Apat Sannyas

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Apat Sannyas[edit]

In Hindu tradition, the Apat sannyas is all about deciding to explore multi-dimensions of individual. The moment person decides, “I am celebrating myself because I am consciousness,” person declares Apat Sannyasa. Apat sannyasa is nothing but individual deciding to celebrate his/her consciousness, deciding to engage, to explore the possibilities of consciousness.”[1] Apat Sannyas means whoever thinks their life is in danger, to escape from that, they take Apat Sannyas.[2]

Apat Sannyas
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Video describing Apat Sannyas.

Etymology and synonyms[edit]

Apat Saṃnyāsa in Sanskrit Apat means urgent, nyasa means purification, sannyasa means "Purification of Everything".[3] It is a composite word of saṃ- which means "together, all", ni- which means "down" and āsa from the root as, meaning "to throw" or "to put".[4] A literal translation of Apat Sannyāsa is "to put down everything, all of it". Sannyasa is sometimes spelled as Sanyasa.[4]

In Dravidian languages, "sannyasi" is pronounced as "sanyasi". Sanyasis are also known as Bhiksu, Pravrajita/Pravrajitā,[5] Yati,[6] Sramana and Parivrajaka in Hindu texts.[7]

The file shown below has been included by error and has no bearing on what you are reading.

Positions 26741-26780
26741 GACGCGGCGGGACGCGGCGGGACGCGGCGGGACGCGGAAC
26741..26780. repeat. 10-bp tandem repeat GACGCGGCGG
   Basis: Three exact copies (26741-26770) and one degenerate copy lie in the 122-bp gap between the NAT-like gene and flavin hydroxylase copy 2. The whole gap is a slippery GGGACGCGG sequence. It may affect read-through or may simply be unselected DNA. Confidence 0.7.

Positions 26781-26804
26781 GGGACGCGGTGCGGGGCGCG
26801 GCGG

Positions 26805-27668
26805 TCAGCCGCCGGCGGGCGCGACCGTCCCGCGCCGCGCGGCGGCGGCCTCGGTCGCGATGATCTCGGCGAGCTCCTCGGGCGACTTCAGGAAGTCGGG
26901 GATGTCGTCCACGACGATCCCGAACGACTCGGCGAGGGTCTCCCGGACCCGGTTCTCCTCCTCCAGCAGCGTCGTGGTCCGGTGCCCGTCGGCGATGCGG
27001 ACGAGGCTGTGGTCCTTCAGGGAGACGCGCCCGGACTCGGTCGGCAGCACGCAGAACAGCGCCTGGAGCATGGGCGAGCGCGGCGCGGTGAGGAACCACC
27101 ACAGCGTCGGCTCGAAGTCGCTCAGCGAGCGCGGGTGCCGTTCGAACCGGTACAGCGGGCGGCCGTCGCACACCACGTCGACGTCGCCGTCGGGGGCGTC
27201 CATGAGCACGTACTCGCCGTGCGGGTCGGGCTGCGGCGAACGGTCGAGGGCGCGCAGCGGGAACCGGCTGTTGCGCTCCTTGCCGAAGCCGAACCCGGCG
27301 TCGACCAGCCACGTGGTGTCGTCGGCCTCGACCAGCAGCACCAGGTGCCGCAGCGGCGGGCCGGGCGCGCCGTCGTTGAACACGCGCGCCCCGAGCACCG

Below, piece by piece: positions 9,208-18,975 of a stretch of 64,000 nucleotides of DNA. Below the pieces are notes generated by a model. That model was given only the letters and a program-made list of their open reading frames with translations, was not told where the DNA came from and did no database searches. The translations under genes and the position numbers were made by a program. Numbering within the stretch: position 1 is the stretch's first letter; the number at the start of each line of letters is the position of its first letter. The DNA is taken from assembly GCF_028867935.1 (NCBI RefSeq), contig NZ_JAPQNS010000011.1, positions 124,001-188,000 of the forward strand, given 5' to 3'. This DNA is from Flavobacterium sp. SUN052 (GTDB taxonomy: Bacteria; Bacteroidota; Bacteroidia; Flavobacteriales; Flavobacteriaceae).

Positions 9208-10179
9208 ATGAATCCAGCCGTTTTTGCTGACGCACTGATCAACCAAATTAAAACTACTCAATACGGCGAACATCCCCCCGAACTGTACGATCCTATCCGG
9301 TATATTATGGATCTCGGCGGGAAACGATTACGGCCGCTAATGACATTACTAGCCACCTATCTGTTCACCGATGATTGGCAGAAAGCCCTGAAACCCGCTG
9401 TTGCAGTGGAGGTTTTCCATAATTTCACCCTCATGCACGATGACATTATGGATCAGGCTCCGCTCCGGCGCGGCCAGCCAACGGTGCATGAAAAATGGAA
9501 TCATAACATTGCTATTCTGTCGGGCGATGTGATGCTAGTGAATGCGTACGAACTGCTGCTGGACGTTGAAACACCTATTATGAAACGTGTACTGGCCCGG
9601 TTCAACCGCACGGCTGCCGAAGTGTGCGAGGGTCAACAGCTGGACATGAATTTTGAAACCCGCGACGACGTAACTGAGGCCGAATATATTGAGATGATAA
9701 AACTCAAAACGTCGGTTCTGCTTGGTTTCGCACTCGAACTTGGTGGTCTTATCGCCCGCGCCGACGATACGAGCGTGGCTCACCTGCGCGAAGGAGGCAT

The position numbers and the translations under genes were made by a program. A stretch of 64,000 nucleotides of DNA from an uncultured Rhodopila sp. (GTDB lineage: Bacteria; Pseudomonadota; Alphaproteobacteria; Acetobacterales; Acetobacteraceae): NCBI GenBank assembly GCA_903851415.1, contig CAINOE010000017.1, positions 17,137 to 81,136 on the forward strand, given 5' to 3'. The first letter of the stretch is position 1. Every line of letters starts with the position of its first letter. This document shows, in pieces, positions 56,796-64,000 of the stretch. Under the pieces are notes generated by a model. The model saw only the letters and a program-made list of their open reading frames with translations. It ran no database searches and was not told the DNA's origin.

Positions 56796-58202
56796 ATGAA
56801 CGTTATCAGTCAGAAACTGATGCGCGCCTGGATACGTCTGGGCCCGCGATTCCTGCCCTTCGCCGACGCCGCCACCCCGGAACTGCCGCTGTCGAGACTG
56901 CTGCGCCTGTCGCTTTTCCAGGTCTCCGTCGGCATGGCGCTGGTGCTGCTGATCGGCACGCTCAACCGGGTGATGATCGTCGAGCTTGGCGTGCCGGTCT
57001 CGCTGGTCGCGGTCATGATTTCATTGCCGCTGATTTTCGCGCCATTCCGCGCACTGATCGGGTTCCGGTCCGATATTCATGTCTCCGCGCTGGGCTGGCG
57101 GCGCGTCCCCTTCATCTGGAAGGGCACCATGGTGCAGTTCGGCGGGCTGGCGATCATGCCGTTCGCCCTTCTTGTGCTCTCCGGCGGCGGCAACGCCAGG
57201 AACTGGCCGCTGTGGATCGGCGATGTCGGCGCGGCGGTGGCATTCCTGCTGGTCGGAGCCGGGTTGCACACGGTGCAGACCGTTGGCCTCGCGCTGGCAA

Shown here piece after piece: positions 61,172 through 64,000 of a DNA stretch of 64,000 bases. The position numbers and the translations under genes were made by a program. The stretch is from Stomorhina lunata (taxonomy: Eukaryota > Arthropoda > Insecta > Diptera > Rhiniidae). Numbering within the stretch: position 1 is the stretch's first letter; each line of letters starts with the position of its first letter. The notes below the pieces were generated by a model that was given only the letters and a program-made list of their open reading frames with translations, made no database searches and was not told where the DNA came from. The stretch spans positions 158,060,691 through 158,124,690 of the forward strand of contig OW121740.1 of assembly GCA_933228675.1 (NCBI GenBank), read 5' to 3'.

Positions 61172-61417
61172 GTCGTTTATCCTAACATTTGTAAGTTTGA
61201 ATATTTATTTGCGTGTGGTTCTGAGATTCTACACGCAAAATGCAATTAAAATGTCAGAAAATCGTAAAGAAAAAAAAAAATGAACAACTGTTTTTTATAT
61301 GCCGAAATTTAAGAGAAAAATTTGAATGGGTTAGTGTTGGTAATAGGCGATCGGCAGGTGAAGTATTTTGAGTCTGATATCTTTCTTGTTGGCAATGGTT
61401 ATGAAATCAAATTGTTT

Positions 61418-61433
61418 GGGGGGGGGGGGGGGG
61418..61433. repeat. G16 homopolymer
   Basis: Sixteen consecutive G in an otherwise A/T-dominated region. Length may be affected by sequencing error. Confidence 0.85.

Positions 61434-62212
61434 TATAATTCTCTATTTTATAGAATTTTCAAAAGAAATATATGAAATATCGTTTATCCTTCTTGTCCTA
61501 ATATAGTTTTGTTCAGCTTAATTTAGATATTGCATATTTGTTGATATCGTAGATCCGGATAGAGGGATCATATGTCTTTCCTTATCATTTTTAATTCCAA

Story of Adi Shankaracharya[edit]

Adi Shankaracharya took his first sannyas when his life was in danger. A crocodile bit his leg, he thought his life was in danger, so he took Sannyas, so that let his life ends as a sanyasi. When life was threatened, he took Apat Sannyasa to save not only himself, but the Avataric mission for which he assumed the body and came down.


  1. "Kailaasa in Philippines". www.facebook.com. Retrieved 2019-09-20.
  2. "Yashodhara Balaji". www.facebook.com. Retrieved 2019-09-20.
  3. saMnyAsa Monier-Williams' Sanskrit-English Dictionary, Cologne Digital Sanskrit Lexicon, Germany
  4. 4.0 4.1 Angus Stevenson and Maurice Wait (2011), Concise Oxford English Dictionary, ISBN 978-019-9601080 Search this book on Amazon.com Logo.png., page 1275
  5. pravrajitA Sanskrit-English Dictionary, Koeln University, Germany
  6. yatin Sanskrit-English Dictionary, Koeln University, Germany
  7. Patrick Olivelle (1981), Contributions to the Semantic History of Saṃnyāsa, Journal of the American Oriental Society, Vol. 101, No. 3, pages 265-274

External links[edit]




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